An award-winning Tauranga mathematician, whose research into rotating black holes was recently proven, is to be made a Fellow of the Royal Society of London.

The first image ever captured of a black hole was publicly released on April 11, proving distinguished Canterbury Professor Roy Kerr's 56-year-old concept theory.

The picture showed a halo of dust and gas, tracing the outline of a colossal black hole, at the heart of the Messier 87 galaxy, 55 million light years from Earth.

It has been heralded as red-letter day and a game-changing event for New Zealand science as it illustrated Kerr's theory of rotating black holes.


In 1963, before advanced computers existed, Kerr used pen and papers to find the exact solution to Albert Einstein's equations of general relativity for rotating black holes.

On July 12, Kerr will be made a Fellow of the Royal Society of London for his "exceptional contributions" to science, placing him among the world's most eminent scientists.

Kerr is an eminent mathematician, known internationally for discovering the Kerr solution, an exact solution to Einstein's field equation of general relativity.

The Royal Society has acknowledged Kerr's work as being of "particular importance" to general relativistic astrophysics and said all subsequent detailed work on black holes fundamentally depended on his research.

Also for his other major contributions which include prescient work on algebraically special solutions of reduced holonomy," the society said.

Speaking to the Bay of Plenty Times from his Tauranga home today, Kerr said he learned about the Fellow almost a month ago but was sworn to secrecy until now.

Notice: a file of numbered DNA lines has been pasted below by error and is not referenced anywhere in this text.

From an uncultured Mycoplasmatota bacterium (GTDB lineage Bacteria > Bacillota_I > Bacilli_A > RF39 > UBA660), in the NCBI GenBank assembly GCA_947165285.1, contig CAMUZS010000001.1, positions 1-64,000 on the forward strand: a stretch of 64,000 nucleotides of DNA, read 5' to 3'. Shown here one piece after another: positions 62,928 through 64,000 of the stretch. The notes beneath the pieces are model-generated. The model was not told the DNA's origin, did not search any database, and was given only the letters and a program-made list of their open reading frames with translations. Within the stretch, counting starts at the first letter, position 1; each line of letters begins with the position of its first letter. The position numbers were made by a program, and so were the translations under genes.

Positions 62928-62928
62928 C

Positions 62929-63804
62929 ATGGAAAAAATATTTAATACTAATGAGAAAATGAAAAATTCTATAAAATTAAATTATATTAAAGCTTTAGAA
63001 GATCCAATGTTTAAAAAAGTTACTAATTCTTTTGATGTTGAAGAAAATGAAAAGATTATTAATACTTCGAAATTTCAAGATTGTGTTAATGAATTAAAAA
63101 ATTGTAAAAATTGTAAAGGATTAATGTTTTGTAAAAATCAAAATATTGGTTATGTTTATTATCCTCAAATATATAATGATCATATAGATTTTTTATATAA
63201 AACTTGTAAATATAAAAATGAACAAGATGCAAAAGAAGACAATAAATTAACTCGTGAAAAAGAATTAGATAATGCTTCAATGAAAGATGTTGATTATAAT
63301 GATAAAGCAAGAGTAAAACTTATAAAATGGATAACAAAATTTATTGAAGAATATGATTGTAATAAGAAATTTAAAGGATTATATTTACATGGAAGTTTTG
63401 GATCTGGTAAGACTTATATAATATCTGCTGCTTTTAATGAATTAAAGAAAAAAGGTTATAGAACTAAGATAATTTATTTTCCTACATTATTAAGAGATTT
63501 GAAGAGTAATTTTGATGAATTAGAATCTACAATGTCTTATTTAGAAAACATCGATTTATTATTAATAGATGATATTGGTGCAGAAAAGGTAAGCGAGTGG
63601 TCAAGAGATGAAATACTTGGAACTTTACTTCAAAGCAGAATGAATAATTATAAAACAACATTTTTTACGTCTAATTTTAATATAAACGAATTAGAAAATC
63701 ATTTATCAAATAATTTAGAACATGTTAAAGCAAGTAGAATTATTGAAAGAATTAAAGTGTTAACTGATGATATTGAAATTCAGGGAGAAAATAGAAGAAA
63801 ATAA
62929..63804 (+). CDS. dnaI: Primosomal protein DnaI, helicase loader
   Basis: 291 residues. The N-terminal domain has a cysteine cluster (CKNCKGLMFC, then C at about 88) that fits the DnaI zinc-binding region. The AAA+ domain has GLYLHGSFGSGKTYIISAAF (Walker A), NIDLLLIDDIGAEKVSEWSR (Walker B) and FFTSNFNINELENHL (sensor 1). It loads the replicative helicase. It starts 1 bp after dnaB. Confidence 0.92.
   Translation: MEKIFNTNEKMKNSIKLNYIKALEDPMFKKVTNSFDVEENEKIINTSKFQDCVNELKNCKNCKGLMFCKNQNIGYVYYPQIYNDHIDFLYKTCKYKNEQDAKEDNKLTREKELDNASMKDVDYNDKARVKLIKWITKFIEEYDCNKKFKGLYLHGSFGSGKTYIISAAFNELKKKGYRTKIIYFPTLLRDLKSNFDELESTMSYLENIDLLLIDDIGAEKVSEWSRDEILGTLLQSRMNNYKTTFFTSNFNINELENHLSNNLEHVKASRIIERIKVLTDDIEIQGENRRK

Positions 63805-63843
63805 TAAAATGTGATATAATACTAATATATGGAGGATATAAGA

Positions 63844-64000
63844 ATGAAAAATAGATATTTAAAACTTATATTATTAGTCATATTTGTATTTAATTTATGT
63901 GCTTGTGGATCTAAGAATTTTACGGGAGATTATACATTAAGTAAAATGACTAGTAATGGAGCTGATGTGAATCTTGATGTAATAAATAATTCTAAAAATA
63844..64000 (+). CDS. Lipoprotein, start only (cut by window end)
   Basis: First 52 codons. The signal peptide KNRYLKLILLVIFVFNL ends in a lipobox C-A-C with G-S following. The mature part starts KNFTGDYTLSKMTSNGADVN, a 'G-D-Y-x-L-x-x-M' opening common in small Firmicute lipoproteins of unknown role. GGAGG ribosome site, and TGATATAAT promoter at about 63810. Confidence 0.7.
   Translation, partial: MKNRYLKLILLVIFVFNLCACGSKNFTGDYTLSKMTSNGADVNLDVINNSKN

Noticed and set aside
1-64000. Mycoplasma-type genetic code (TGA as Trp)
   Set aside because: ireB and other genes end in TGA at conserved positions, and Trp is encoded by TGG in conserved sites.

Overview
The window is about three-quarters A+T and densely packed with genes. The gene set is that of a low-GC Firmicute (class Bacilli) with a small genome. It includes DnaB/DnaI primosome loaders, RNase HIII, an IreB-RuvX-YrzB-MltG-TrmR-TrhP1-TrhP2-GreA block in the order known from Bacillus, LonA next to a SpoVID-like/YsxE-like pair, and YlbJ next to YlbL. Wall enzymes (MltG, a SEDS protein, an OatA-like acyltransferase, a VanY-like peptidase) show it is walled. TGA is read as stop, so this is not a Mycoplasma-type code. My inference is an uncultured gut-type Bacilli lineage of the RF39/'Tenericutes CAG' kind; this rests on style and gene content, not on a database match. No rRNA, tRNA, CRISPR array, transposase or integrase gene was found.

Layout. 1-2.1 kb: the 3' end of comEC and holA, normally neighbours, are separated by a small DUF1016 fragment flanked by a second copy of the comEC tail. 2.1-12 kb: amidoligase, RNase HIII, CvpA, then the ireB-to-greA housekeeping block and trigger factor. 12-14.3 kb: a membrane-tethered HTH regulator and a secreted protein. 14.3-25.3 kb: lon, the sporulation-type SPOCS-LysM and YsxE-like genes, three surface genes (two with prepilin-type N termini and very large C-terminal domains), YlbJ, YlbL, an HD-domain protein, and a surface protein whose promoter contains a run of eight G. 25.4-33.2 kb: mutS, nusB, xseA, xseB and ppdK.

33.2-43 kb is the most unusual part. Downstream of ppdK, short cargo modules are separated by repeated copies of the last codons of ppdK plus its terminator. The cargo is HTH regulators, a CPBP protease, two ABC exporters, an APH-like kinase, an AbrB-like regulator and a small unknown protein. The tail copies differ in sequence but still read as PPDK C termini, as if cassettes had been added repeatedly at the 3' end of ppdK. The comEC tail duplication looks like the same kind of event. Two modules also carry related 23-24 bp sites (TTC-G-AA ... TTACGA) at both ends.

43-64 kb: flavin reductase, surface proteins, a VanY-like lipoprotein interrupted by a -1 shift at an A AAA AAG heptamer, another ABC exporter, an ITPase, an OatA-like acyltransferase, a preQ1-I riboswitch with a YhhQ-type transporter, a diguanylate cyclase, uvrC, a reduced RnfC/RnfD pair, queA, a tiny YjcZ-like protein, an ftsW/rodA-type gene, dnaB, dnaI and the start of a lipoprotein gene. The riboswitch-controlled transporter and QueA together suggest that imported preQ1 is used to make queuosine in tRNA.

" I couldn't even tell my closest colleagues. I'm so thrilled and excited to receive this honour," he said.

Kerr, 84, said he was first nominated by other Fellows of the society about 30 years ago and was "excited" to finally be able to add Fellow to his name.


Becoming a Fellow helps to give Kerr's work extra significance on the international stage.

Kerr said he hoped his research and scientific achievements helped to inspire others to pick up the mantle and follow in his footsteps.

"There is so much more work to do about black holes. It's so fascinating. Such as we still have no idea what's inside these black holes as a supernova collapses inwards," he said.

The Event Horizon Telescope shows a black hole at the centre of the Messier 87 galaxy. Photo / AP
The Event Horizon Telescope shows a black hole at the centre of the Messier 87 galaxy. Photo / AP

University of Canterbury's Vice-Chancellor, Professor Cheryl de la Rey, said the Fellow was "well-deserved recognition" for Kerr's seminal contribution.

"The University of Canterbury is proud to have such a long association with Roy Kerr, from his formative years as a Canterbury student, through his decades of teaching maths here.

"And today, as a Canterbury Distinguished Professor and now Royal Society Fellow, continuing to inspire generations to explore and change our view of the cosmos."

Kerr's discovery sparked a revolution in physics. At that time there was no consensus that such objects even existed; the term "black hole" was only coined in 1967.